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Among the stories on our nationwide rundown; Roger Goodell offers apologies and promises; from Arizona to New York City people will be marching for climate action this weekend, while in Illinois they will also be trekking for world peace; and we’ll let you know which state is trying to play catch-up on high speed rail.

At Least 40% of Active Texas Landfills are Leaking Toxins

PHOTO: A new report on active landfills in the state finds that at least 40 percent are leaking toxins. CREDIT: Bill McChesney

PHOTO: A new report on active landfills in the state finds that at least 40 percent are leaking toxins. CREDIT: Bill McChesney


December 17, 2013

AUSTIN, Texas – As the battle over the site of a proposed landfill in central Texas continues, a new analysis is raising concerns statewide.

The study finds that 40 percent of active landfills in the state that monitor their impact on groundwater are leaking toxins, and James Abshier, founder of a group called Environmental Protection in the Interest of Caldwell County, says it's likely more.

"That's just landfills that have measurement devices,” he points out. “Active, running landfills. That's not closed landfills and it's just the ones where the contamination has reached the sensors."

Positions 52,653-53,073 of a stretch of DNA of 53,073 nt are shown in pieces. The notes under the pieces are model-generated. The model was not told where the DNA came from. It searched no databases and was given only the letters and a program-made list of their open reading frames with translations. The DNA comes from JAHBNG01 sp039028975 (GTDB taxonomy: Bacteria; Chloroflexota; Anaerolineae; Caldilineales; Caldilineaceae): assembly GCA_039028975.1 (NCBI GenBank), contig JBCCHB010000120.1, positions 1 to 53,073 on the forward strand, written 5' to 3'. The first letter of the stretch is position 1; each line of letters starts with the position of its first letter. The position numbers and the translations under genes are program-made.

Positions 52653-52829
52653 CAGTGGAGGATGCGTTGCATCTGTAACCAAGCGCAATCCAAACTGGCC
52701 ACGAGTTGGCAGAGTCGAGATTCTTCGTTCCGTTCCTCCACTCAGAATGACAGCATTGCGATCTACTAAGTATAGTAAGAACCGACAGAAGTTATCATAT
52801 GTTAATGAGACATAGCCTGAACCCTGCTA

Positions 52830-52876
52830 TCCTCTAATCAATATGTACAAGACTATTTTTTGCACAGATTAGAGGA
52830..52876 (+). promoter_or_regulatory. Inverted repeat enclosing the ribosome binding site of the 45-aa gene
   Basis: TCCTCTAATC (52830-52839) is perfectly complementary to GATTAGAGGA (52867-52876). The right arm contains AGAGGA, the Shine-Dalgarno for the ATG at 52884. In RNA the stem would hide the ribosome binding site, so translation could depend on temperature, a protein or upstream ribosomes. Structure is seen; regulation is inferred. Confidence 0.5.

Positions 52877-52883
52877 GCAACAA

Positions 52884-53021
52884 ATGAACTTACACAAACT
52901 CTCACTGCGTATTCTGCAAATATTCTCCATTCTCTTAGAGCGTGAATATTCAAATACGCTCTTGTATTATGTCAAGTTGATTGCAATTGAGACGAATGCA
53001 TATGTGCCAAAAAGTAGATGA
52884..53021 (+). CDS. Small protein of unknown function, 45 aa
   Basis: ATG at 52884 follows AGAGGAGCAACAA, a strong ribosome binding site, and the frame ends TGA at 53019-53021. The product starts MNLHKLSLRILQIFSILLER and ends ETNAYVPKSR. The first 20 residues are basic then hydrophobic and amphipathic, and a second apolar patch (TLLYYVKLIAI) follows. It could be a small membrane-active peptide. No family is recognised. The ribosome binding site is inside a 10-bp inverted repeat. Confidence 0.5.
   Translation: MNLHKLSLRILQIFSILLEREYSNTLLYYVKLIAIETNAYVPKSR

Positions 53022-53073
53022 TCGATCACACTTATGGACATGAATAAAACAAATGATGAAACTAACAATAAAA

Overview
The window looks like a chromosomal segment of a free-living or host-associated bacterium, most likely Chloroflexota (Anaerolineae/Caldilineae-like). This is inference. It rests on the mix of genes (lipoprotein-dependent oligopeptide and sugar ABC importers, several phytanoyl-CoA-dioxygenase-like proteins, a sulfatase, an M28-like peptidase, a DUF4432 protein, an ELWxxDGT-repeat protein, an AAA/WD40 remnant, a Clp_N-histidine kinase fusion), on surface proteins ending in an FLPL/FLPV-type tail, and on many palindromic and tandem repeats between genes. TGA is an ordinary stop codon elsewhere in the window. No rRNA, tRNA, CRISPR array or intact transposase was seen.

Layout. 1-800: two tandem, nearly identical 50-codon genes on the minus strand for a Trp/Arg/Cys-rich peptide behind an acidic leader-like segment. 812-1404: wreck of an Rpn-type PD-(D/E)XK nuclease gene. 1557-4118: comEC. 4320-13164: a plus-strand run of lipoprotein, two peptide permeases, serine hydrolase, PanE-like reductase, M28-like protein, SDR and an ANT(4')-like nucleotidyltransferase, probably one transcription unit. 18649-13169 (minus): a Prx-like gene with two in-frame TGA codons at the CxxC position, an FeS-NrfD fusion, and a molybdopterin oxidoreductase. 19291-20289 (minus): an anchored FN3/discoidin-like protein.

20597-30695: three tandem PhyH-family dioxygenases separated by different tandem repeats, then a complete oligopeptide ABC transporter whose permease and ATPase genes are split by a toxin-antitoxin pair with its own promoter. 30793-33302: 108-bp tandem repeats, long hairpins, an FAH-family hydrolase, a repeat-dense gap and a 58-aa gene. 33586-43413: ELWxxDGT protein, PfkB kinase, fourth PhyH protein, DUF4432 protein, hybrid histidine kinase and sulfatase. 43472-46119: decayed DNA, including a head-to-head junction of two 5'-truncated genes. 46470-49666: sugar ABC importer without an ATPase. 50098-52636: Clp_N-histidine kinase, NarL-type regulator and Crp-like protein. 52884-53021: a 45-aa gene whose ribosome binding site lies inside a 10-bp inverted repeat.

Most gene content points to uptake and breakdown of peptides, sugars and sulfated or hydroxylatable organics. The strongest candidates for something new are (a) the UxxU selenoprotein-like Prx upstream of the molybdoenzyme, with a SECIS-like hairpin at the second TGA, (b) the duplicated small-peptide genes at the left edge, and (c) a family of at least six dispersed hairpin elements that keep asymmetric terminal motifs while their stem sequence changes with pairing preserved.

The new data on contamination is from Texas Campaign for the Environment, and it comes as Caldwell County considers a plan for a new landfill that would take in 25 million tons of trash and operate for 40 years.

The company proposing the landfill wants it located just off Texas State Highway 130, which Abshier and others have been fighting against because, he says, the land in the area is unstable and three major aquifers run through or nearby.

"One is the Carrizo-Wilcox, which is a major aquifer for over 12 million people,” he says. “And the landfill is going to be right over the Leona. The Leona is an aquifer that feeds the Carrizo-Wilcox, so there's definitely a chance of contamination into the water system."

The Caldwell County Board of Commissioners this past week approved an ordinance that Abshier hopes will block the development, but he also explains that there could be a loophole.

"It allegedly removes the possibility of having the site at the 130 and 183 intersection,” he says. “Now there's been some differences of opinion on that, and the company that wants to put the landfill at 130 Environmental Park thinks that they can be grandfathered in."

The proposal comes from Georgia-based Green Group Holdings, which runs landfills in a handful of states and is also currently pursuing a site about 45 minutes northwest of Houston in Waller County.



John Michaelson, Public News Service - TX
 

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